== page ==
Q: Was there some hidden message that you left in the film to find our best selves or to stay calm instead of panic?

Yeah, I think the intention in the film — and there are a few scenes where you do see basic human kindness in the face of panic — is that this is an opportunity for a country, as divided as we are, to find common cause. And one of the things that epidemiologist Larry Brilliant has said to me over the years is that love is a big part of survival in these situations. Do you love someone enough to take care of yourself and to respect their vulnerability? Do you have a basic compassion for people less fortunate than you? Dr. Brilliant, you know, had always said to me, “There is, in every one of these, an opportunity for people to become heroic in the way that they respect and treat each other.”


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Scoop: Google to lift advertising ban on coronavirus topics • Axios

Sara Fischer:


Google will begin to allow some advertisers to run ads across its platforms that address the coronavirus, according to a Google memo sent to clients and obtained by Axios.

Democrats have argued that in banning attack ads targeting President Trump’s response to the coronavirus pandemic, including on YouTube, Google was shielding his campaign in a critical election year.

The broad ban had also stopped consumer advertisers, like retail and packaged goods companies, as well as corporate social responsibility advertisers like nonprofits, from running messaging about the virus.

According to the memo, sent from Google’s Head of Industry Mark Beatty to political advertising clients, Google is beginning to phase in advertisers who want to run ads related to COVID-19, prioritizing those advertisers that are working directly on this issue.


That ban didn’t last long. Wonder if Google is feeling the pinch at all on advertising yet.
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UK media outlets told not to promote baseless 5G coronavirus theories • The Guardian

Jim Waterson:


British broadcasters are being warned that they face sanctions from the media regulator if they give airtime to false health advice about coronavirus, after a Sussex radio station was given a severe warning for broadcasting baseless conspiracy theories that the pandemic is linked to the rollout of 5G phone networks.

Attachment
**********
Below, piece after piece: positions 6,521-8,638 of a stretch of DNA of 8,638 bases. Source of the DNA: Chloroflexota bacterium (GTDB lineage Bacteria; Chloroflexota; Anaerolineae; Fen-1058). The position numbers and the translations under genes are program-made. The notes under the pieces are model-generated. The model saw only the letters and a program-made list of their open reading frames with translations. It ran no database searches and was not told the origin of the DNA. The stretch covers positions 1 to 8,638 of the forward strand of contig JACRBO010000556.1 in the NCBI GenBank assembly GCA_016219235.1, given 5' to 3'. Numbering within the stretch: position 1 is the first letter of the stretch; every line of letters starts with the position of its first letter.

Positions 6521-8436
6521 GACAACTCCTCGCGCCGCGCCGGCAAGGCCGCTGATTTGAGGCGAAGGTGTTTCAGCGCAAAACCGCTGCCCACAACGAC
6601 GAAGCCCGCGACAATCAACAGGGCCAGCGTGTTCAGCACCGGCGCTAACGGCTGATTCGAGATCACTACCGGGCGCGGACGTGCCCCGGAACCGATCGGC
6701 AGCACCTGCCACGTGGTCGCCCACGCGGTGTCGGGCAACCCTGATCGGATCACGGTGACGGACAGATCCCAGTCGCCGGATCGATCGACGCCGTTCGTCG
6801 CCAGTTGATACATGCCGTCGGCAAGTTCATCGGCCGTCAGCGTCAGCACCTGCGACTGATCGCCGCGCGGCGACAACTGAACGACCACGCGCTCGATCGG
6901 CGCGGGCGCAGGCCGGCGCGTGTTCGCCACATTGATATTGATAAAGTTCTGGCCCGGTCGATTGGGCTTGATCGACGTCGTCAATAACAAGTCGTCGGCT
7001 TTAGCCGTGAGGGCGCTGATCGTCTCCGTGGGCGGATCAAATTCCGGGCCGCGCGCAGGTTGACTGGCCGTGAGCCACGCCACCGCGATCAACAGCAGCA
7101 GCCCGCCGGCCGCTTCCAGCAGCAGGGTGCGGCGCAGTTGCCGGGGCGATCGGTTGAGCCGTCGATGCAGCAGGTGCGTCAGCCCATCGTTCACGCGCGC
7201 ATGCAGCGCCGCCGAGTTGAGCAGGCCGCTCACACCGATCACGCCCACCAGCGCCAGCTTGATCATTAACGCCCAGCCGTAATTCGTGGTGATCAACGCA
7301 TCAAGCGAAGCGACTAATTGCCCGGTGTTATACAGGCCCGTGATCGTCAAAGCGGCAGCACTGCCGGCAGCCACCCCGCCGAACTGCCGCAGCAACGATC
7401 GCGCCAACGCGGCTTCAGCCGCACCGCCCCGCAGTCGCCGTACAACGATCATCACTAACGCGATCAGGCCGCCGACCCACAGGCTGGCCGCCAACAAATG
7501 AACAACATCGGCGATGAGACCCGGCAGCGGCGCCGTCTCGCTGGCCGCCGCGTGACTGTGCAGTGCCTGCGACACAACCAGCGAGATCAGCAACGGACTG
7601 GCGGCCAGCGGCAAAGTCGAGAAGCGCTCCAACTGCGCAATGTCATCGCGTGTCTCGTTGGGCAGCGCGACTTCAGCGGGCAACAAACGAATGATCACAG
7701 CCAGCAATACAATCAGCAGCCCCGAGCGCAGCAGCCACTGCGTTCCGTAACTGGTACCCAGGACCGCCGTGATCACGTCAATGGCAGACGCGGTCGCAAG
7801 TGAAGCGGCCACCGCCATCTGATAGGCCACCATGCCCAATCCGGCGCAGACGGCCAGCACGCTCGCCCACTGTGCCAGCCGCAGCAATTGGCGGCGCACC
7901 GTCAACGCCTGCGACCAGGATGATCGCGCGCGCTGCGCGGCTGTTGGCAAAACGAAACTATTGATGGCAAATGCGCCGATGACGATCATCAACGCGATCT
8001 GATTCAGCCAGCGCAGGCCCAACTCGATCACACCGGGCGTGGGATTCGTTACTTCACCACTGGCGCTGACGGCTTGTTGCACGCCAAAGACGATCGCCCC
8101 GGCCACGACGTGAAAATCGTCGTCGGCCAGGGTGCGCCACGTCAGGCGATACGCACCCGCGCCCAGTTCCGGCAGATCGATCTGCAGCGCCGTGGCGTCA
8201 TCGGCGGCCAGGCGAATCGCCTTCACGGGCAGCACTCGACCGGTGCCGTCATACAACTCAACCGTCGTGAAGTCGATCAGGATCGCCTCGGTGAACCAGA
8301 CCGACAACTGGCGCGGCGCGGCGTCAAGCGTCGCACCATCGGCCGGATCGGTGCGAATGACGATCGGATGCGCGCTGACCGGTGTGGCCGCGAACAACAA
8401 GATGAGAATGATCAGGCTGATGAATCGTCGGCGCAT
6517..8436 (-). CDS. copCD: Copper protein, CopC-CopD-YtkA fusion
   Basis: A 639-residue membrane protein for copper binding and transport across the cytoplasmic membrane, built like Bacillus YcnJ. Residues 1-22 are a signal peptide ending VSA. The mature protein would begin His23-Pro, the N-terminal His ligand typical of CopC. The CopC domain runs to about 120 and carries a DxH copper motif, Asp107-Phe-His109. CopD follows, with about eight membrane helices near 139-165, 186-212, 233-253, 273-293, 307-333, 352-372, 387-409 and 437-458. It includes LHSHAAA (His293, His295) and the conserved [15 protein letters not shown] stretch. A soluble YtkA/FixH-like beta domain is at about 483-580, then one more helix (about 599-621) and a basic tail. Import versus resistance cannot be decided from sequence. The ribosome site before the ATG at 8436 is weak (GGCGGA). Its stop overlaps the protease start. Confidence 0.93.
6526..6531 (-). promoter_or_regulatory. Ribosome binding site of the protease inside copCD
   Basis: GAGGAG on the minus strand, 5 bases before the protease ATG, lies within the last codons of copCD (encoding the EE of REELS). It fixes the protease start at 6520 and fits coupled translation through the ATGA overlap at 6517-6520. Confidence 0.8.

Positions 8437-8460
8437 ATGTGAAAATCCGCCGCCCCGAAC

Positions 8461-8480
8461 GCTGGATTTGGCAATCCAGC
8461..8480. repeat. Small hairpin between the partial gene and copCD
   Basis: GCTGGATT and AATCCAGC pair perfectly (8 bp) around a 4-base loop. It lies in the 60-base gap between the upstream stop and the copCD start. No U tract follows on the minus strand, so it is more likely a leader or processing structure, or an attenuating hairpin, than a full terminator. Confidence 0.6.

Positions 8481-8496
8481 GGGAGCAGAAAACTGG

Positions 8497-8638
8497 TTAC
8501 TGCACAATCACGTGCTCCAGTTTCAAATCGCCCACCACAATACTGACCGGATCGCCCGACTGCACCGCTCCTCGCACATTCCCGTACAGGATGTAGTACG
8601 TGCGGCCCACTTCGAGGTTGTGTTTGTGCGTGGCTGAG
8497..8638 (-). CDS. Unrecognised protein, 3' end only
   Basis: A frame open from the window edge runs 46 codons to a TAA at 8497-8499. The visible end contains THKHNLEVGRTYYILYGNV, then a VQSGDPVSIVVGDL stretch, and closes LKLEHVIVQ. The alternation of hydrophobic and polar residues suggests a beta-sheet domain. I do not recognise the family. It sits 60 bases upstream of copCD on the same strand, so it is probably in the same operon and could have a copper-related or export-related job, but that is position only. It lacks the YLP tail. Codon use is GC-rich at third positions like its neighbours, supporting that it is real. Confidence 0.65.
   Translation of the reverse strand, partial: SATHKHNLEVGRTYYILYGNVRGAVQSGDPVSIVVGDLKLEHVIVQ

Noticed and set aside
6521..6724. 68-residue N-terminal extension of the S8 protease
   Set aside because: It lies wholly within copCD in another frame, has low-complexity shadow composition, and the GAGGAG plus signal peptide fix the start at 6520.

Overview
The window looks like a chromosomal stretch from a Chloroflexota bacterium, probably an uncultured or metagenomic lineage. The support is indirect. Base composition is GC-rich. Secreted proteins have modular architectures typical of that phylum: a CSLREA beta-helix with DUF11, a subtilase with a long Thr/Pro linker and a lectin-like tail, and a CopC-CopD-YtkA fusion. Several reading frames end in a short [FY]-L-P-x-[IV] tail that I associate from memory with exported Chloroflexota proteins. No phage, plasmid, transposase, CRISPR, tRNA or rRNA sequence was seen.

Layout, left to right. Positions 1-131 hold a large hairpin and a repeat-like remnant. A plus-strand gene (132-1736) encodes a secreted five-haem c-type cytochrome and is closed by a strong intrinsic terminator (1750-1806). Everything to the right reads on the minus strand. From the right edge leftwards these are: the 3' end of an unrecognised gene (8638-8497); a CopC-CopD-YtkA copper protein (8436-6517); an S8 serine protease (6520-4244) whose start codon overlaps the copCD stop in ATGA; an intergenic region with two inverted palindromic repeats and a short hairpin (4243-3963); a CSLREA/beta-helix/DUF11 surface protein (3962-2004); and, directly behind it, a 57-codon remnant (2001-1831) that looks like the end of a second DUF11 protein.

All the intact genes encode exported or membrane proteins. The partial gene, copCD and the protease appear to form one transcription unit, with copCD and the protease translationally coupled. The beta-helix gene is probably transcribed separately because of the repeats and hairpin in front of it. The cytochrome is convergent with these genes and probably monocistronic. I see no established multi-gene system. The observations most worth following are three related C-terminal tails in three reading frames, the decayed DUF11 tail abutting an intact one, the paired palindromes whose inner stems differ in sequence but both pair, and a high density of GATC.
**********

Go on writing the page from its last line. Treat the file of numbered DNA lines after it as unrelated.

Members of the public complained after hearing a broadcast on the community radio station Uckfield FM, in which a woman introduced as a “registered nurse” claimed, without any evidence, that the rollout of 5G phone technology in Wuhan was connected to the outbreak and that the virus had been created in a lab.

It later emerged that she was a practitioner of alternative medicines, while the media regulator said it was “not aware of any reputable scientific evidence to corroborate such a contentious claim which runs contrary to all official advice, both in the UK and internationally, about coronavirus.”

Ofcom confirmed it was actively monitoring television and radio stations that might be broadcasting potentially harmful views about the causes and origins of Covid-19 that have “the potential to undermine people’s trust in the advice of mainstream sources of information” during the crisis.

Baseless suggestions that coronavirus is linked to 5G have spread widely in recent weeks on WhatsApp, Facebook groups, and on the fast-growing community website NextDoor – all of which have the ability to reach vastly more people than a small community radio station in Sussex but are much less regulated.


“Here’s the news the MSM won’t tell you!”
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Here’s how Bird laid off 406 people in two minutes • dot.LA

Ben Bergman: